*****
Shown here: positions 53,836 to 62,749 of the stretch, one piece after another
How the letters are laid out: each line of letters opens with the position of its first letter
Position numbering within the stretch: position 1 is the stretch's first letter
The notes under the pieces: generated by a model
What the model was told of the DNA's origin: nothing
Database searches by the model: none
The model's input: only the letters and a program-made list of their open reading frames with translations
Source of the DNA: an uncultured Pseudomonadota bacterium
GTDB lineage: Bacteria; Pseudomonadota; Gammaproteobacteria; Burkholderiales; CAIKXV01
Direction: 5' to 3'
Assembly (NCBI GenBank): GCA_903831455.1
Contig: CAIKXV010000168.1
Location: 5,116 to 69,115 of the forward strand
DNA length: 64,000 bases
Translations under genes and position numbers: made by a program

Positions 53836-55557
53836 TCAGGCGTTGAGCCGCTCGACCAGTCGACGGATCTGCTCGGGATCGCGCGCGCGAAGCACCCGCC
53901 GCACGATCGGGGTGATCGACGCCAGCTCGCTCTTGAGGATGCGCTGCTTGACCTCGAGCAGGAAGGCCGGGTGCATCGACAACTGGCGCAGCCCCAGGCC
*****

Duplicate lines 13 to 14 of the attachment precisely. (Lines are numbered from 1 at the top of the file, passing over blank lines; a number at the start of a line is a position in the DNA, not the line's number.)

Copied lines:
Location: 5,116 to 69,115 of the forward strand
DNA length: 64,000 bases